8 %throughput (100% = 8Gbps) 90.00% 80.00% 70.00% 60.00% 50.00% 40.00% 30.00% 20.00% 10.00% Average Performance with Different Number of Cores (packet size: 64B) HiCuts-1 (avg) HiCuts-8 (avg) HSM HS-1(avg) HS-8(avg) %throughput (100% = 8Gbps) Worst-case Performance with Different Number of Cores (packet size: 64B) 60.00% HiCuts-1 (wst) 50.00% HiCuts-8 (wst) HSM 40.00% HS-1(wst) 30.00% HS-8(wst) 20.00% 10.00% 0.00% 1 core 2 cores 4 cores 8 cores 16 cores 0.00% 1 core 2 cores 4 cores 8 cores 16 cores Figure 17. Average Throughput on Octeon3860. (rules: ACL1-10K, #cores: 16, packets: Bytes) Figure 18. Worst-case Throughput on Octeon3860. (rules: ACL1-10K, #cores: 16, packets: Bytes) %throughput (100% = 8Gbps) % 90.00% 80.00% 70.00% 60.00% 50.00% 40.00% 30.00% 20.00% 10.00% Average Performance with Different Packet Size (# of cores = 16) HiCuts-1 (avg) HiCuts-8 (avg) HSM HS-1(avg) HS-8(avg) %throughput (100% = 8Gbps) % 90.00% 80.00% 70.00% 60.00% 50.00% 40.00% 30.00% 20.00% 10.00% Worst-case Performance with Different Packet Size (# of cores = 16) HiCuts-1 (wst) HiCuts-8 (wst) HSM HS-1(wst) HS-8(wst) 0.00% % Figure 19. Speedups of Average Throughput on Octeon3860. (rules: ACL1-10K, #cores: 1-16, packets: 64 Bytes) Figure 20. Speedups of Worst-case Throughput on Octeon3860. (rules: ACL1-10K, #cores: 1-16, packets: 64 Bytes) From Figure 14 and Figure 15 we can also see that the memory usage of FW rule sets by all the three algorithms are much larger compared to ACL and IPC rules, indicating this type of rule sets have more complicated geometric structures. This is in accordance with the data provided by Table I in Section II: with the same number of rules, FW rules generate more non-overlapping hyper-rectangles than ACL and IPC rules in the multi-dimensional search space. 3) Preprocessing time Preprocessing time of HyperSplit, HSM and HiCuts are shown in Figure 16. Compared to HSM and HiCuts, HyperSplit runs 10~100 times faster when handling the same set of rules. On small rule sets such as ACK1-100, HyperSplit requires less than 10 milliseconds in preprocessing. On large and complicated rule sets, e.g. FW1-10K, HyperSplit-8 requires 1.5 minutes and HyperSplits-1 requires 12.5 minutes for preprocessing. In comparison, HSM and HiCuts-1 spend more than 24 hours in preprocessing on FW1-10K. 4) Throughput on Octeon3860 Figure 17~20 shows the packet classification throughput and the relative speedups of HyperSplit, HSM and HiCuts on Cavium Octeon3860 multi-core platform. The input packets are 64~1518 Byte Ethernet packets and the tested rule set is ACL1-10K (the largest rule set that can be successfully processed by all the algorithms). Without loss of generality, header of each input packet generated by SmartBit is modified by core software in Octeon3860 to have a random value for classification. This randomization avoids the possible high cache hit-rate caused by the limited number of packet flows. Figure 17 and Figure 18 show the average-case and worstcase throughput with different packet size. For the 64-Byte minimum Ethernet packets, HyperSplit-1 achieves 6.4Gbps throughput on average and 4Gbps in the worst case. In comparison, HSM and HiCuts reach less than 3.2Gbps in the average case and only 2.7Gbps in the worst case. The average throughput of both HyperSplit-1 and HyperSplit-8 reaches 100% (8Gbps) when input 128-Byte or lager packets. However, HSM and HiCuts-8 reach 100% throughput only when packet size is larger than 256. HiCuts-1 has the worst performance, reaching 100% only with 1024-Byte or larger packets. Relative speedup is defined as the ratio between the throughput using multiple cores and that using a single core. In Figure 19 and Figure 20, as the number of cores increases, the throughput (for 64-Byte packets) of HyperSplit grows near linearly: for 16 cores, the speedup of HyperSplit-1 is 14.6 and the speedup of HyperSplit-8 is C. Discussions Theoretically, the memory access of HyperSplit and HSM has the same worst-case bound. However, the test result in Figure 11 shows that the memory access of HyperSplit is significantly less than that of HSM. This is because HyperSplit decomposes the search space based only on the rules overlapping with the current search space, while HSM uses the overall rule set for space decomposition. So in practice, HSM always generates more end-points than HyperSplit along each field, resulting in more memory accesses for the binary search. Compared to HiCuts, although HyperSplit partitions the search space only into two sub-spaces at each stage, the overall number of recursions (i.e. decision tree depth) is still smaller than that of HiCuts, and hence the memory access of HyperSplit is also less (Figure 12, 13). This indicates the advantage of the rule-based decomposition strategy: in practice, a single smart decomposition is often more effective than multiple mean cuttings.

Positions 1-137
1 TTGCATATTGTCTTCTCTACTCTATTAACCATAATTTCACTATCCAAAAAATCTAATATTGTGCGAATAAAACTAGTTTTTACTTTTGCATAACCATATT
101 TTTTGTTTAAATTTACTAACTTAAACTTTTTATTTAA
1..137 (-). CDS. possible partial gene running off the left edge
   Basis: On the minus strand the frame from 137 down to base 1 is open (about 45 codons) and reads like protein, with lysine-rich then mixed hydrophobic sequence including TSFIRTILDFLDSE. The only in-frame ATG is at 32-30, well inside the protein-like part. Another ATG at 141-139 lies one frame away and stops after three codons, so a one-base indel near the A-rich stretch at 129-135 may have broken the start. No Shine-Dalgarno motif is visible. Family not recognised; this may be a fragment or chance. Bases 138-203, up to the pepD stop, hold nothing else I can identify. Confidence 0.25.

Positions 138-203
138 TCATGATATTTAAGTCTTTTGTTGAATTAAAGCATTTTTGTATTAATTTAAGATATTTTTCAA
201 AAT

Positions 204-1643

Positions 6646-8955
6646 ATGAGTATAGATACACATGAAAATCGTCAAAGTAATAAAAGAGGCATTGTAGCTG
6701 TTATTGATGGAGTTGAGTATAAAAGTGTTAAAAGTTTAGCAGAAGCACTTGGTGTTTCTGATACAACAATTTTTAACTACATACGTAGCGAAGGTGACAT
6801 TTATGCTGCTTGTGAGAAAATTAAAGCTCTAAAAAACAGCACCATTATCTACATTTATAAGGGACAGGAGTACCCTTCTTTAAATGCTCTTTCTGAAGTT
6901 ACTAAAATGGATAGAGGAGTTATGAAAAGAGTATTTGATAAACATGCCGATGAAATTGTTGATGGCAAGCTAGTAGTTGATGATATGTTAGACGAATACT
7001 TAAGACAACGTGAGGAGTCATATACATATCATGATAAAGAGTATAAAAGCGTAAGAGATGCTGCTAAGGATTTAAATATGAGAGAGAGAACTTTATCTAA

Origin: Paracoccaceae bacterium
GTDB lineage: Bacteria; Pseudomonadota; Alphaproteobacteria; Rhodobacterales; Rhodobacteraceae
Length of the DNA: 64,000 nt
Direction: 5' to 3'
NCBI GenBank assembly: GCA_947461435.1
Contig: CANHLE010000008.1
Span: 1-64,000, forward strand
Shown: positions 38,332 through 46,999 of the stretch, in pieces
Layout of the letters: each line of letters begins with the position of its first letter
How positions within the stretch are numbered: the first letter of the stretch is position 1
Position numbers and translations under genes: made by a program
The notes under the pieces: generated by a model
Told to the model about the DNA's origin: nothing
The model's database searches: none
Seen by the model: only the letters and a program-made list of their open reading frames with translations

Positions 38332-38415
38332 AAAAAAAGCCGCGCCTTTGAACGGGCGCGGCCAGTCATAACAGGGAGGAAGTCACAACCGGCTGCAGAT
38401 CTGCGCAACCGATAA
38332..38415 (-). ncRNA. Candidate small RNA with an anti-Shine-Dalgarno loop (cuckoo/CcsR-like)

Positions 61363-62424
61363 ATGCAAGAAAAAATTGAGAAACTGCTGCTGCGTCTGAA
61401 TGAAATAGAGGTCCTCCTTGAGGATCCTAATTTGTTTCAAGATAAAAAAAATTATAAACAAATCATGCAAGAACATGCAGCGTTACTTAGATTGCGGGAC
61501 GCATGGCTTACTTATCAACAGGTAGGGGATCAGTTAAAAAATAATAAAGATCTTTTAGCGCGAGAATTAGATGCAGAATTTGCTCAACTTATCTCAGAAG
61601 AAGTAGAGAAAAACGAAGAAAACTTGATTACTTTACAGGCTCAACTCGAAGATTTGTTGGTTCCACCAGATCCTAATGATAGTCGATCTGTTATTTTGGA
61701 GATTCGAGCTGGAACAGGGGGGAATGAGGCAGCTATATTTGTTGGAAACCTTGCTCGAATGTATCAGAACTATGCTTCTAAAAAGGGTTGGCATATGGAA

9 In theoretical analysis, packet classification with more memory accesses is assumed to have lower classification rate due to the I/O latency. However, some of the test results are inconsistent with this assumption. For example, the throughput of HyperSplit-8 is higher than HSM (Figure 19, 20) although HyperSplit-8 requires more memory accesses (Figure 11). Similarly, HiCuts-8 obtains higher throughput than HiCuts- 1despite its larger number of memory accesses. These experimental results expose the limitations of theoretical analysis. In practice, however, the actual number of system cycles required to process a packet is not proportional to the number of memory accesses, because memory access can take place at different types of memory, each of which has different size and latency. According to the memory hierarchy shown in Figure 10, because the memory usage of HyperSplit is less than 1MB, most of the memory accesses tend to take place in the L2 cache. In comparison, although the number of memory accesses of HSM is less than that of HyperSplit-8, the access to the large cross-producting tables (49MB for ACL1-10K) increases the overall latency of HSM. This explains why the throughput of HSM is lower than that of HyperSplit-8. Similarly, although HiCuts-8 requires more memory accesses than HiCuts-1, its memory storage is less than 1/10 of that of HiCuts-1 (1.9M vs. 27MB). So HiCuts-8 achieves a better classification rate due to the higher L2 cache hit-rate. In our research, the basic ideas of HyperSplit originate from theoretical analysis while the design and implementation of HyperSplit take special care of practical issues. The binary decomposition scheme, the weighted segmentation heuristic as well as the compact node-structure, all contribute to the superior performance of HyperSplit in our test. VI. CONCLUSION In our research, we found that most existing packet classification algorithms stay in mathematical analysis or software simulation stages and few of them have been implemented in commercial products as a generic solution. To fill the gap between theory and practice, we design a novel packet classification algorithm by exploiting the advantages of existing work. Compared to the well-known HiCuts and HSM algorithms, the proposed HyperSplit algorithm achieves superior performance in terms of classification speed, memory usage and preprocessing time. The efficiency and practicability of the HyperSplit is verified by the test on Cavium Octeon3860 multi-mips-core platform. To encourage more extensive research and more objective evaluation, all the source code and rule sets will be publicly available on our website [21]. ACKNOWLEDGMENT This work was supported by National High-Tech R&D 863 Program of China under grant No. 2007AA01Z468. REFERENCES [1] [2] [3] [4] Filippo Geraci, Marco Pellegrini, Paolo Pisati Packet Classification via Improved Space Decomposition Techniques, in IEEE INFOCOM, [5] [6] M. H. Overmars and A. F. van der Stappen, Range Searching and Point Location among Fat Objects, Journal of Algorithms, 21(3), [7] P. Gupta and N. McKewon, Algorithms for Packet Classification, IEEE Network, March/April, [8] D. E. Taylor, Survey & Taxonomy of Packet Classification Techniques, Technical Report, Washington University in Saint-Louis, USA, [9] M. E. Kounavis, A. Kumar, H. Vin, R. Yavatkar and A. T. Campbell, Directions in Packet Classification for Network Processors, Proc. of the 2nd Workshop on Network Processors (NP2), [10] S. Singh, F. Baboescu, G. Varghese and J. Wang, Packet Classification Using Multidimensional Cutting, Proc. of ACM SIGCOMM, [11] B. Xu, D. Jiang and J. Li, HSM: A Fast Packet Classification Algorithm, Proc. of the 19th International Conference on Advanced Information Networking and Applications (AINA), [12] P. Gupta and N. McKeown, Packet Classification Using Hierarchical Intelligent Cuttings, Proc. Hot Interconnects, [13] P. Gupta and N. McKeown, Packet Classification on Multiple Fields, Proc. ACM SIGCOMM, [14] Y. X. Qi, B. Xu, F. He, B. H. Yang. J. M. Yu and J. Li, Towards Highperformance Flow-level Packet Processing on Multi-core Network Processors, Proc. of ACM/IEEE Symposium on Architectures for Networking and Communications Systems (ANCS), [15] Y. X. Qi, B. Xu, F. He, X. Zhou, J. M. Yu, and Jun Li, Towards Optimized Packet Classification Algorithms for Multi-Core Network Processors, Proc. of the 2007 International Conference on Parallel Processing (ICPP), [16] D. Liu, B. Hua, X. Hu and X. Tang, High-performance Packet Classification Algorithm for Many-core and Multithreaded Network Processor, Proc. of the 6th IEEE International Conference on Compilers, Architecture, and Synthesis for Embedded Systems (CASES 2006), [17] T.Y.C Woo A Modular Approach to Packet Classification: Algorithms and Results, in IEEE INFOCOM, [18] D. E. Taylor and J. S. Turner, "Scalable packet classification using distributed crossproducting of field labels," in Proc. IEEE INFOCOM, Mar. 2005, pp [19] D.E. Taylor and J.S. Turner, ClassBench: a packet classification benchmark, INFOCOM 2005, vol.3, pp , March [20] H. Lim and J. H. Mun, High-Speed Packet Classification Using Binary Search on Length, Proc. of ACM/IEEE Symposium on Architectures for Networking and Communications Systems (ANCS), [21]